The data for corresponding slags from the literature (Slag Atlas, 1995) is also shown in Figures 4 and Figure 5. Comparison reveals that although the values obtained in the present study may be higher or lower than those from the literature, the density trends are similar. The differences in densities could be related to slag composition and experimental design and procedure. It should be noted that there are difficulties in retrieving reliable experimental density values.

Effect of MgO content on density

The measured densities at a constant mass ratio of CaO/Al2O3 and various amounts of MgO (0.39-11.33%) at 1823K are shown in Figure 4. The results indicate that the density of the slag decreased for low additions of MgO, with a minimum value of 2.47g/cm3 at 1823K at an MgO content of 3.78%. This was followed by a sharp increase in density with further additions of MgO.

An additive method for the estimation of density in alloys and slags has been widely used for some time. The densities of the pure components CaO, MgO, and Al2O3 are 3.32, 3.50, and 3.97g/cm3 respectively (Lide, 2003). Since the density of MgO is much lower than that of Al2O3, slag density will decrease with small increases in MgO content. On the other hand, the addition of metal oxides has a strong impact on the physical properties of molten slag systems. The effect of cations on the structure is commonly related to the charge of the cations as well as the radius. In order to estimate the effect of different cations, the ratios z/r or z/r2are used, where z is the valence and r is the cation radius. Slags are composed of cations and complex anions, and the forces of attraction between ions directly affect slag density (Cui et al., 1996). When MgO is added to 12CaO-7Al2O3-type slags, the complex polymers of aluminum such as AlO45-tetrahedra break down into smaller units, decreasing the degree of polymerization, and the radius of the ions decreases; then the force of attraction between ions and the density of the slag increase (Cui et al., 1996; Mills, 1993). Furthermore, the molar masses of CaO, MgO, and Al2O3 are 56.08, 40.31, and 101.96 g/mol, respectively. Since the molar mass of MgO is lower than that of the other metal oxide components of the slags, when MgO replaces part of the CaO and Al2O3 content in 12CaO-7Al2O3, the total number of ions in the molten slag will increase. This also increases the forces of attraction between the ions, and thus increases the density of the slag.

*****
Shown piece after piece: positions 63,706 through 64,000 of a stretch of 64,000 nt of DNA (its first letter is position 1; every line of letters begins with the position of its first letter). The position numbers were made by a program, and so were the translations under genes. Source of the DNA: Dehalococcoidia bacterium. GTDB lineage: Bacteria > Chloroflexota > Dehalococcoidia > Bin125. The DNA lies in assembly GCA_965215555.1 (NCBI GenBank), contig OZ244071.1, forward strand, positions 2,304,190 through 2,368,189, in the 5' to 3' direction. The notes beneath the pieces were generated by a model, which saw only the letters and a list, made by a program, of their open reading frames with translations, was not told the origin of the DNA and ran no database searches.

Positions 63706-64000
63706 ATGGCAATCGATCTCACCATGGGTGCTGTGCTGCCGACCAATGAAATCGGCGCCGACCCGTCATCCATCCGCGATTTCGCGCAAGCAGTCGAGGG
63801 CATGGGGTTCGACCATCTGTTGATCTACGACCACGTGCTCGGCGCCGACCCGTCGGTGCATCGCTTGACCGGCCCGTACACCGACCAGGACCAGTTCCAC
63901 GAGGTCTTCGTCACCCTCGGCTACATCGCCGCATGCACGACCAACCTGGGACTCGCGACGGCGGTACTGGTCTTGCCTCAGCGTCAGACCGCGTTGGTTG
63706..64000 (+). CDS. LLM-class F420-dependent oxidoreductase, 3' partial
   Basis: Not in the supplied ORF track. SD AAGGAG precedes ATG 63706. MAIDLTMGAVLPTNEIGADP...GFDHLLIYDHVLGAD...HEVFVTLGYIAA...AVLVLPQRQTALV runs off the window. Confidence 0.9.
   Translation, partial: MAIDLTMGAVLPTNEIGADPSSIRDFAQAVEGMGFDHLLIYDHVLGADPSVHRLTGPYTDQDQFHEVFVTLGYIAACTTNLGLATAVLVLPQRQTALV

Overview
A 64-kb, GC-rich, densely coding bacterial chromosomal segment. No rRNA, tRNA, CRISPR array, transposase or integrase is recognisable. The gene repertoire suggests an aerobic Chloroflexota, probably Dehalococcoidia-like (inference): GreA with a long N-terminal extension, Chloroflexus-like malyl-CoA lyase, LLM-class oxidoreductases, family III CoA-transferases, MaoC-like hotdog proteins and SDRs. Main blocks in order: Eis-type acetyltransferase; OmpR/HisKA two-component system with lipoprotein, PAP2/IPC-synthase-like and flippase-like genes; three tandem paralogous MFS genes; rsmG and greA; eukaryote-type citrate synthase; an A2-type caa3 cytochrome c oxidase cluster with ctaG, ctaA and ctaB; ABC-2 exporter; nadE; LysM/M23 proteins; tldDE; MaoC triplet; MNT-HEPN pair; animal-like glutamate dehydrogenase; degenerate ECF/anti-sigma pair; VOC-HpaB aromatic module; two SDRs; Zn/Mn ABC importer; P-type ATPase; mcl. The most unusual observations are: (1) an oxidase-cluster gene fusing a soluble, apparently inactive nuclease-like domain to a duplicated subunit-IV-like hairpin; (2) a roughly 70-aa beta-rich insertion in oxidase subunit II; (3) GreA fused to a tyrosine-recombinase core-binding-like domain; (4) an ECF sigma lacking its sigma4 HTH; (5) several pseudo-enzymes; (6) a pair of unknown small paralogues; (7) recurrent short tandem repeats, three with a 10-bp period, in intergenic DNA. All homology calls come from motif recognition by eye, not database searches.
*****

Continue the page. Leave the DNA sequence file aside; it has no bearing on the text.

Effect of CaO/Al2O3 on density

The effect of the mass ratio of CaO/Al2O3 (in the range 0.6-1.28) on density at different temperatures and a constant MgO content of 5.5 wt.% is shown in Figure 5. The effect of CaO/Al2O3 mass ratio on density was the same as the effect of MgO content; density decreases at first, and then increases with increasing the mass ratio of CaO/Al2O3. The minimum density at 1823K was 2.70g/cm3 at a CaO/Al2O3 mass ratio of 0.98.

Since the density of pure CaO is lower than that of Al2O3, increasing CaO/Al2O3 decreases the slag density in line with the additive method of density calculation. On the other hand, with increasing mass ratio of CaO/Al2O3, the network-breaking cations (Ca) present in slag increase, and the complex polymers of aluminum such as AlO45-tetrahedra break down into smaller units, reducing the degree of polymerization, and the radius of ions decreases, thus increasing the attractive forces between ions. Furthermore, the total number of ions in the molten slag will also increase with increasing of the mass ratio of CaO/Al2O3. The lower degree of polymerization and the higher number of ions will enhance the attractive forces between ions, and the density of the slag will increase (Lide, 2003). Due to these effects, the density of slag at first decreases with increasing the mass ratio of CaO/Al2O3, followed by an increase in density with further increases in the mass ratio of CaO/Al2O3. The lower density values of slag at CaO/Al2O3 mass ratios in the range 0.9-1.0 could also be due to the fact that the slag compositions are between the two eutectic points in the CaO-Al2O3-MgO slag system, as shown in Figure 1.

 

Estimated molar volume of the selected slags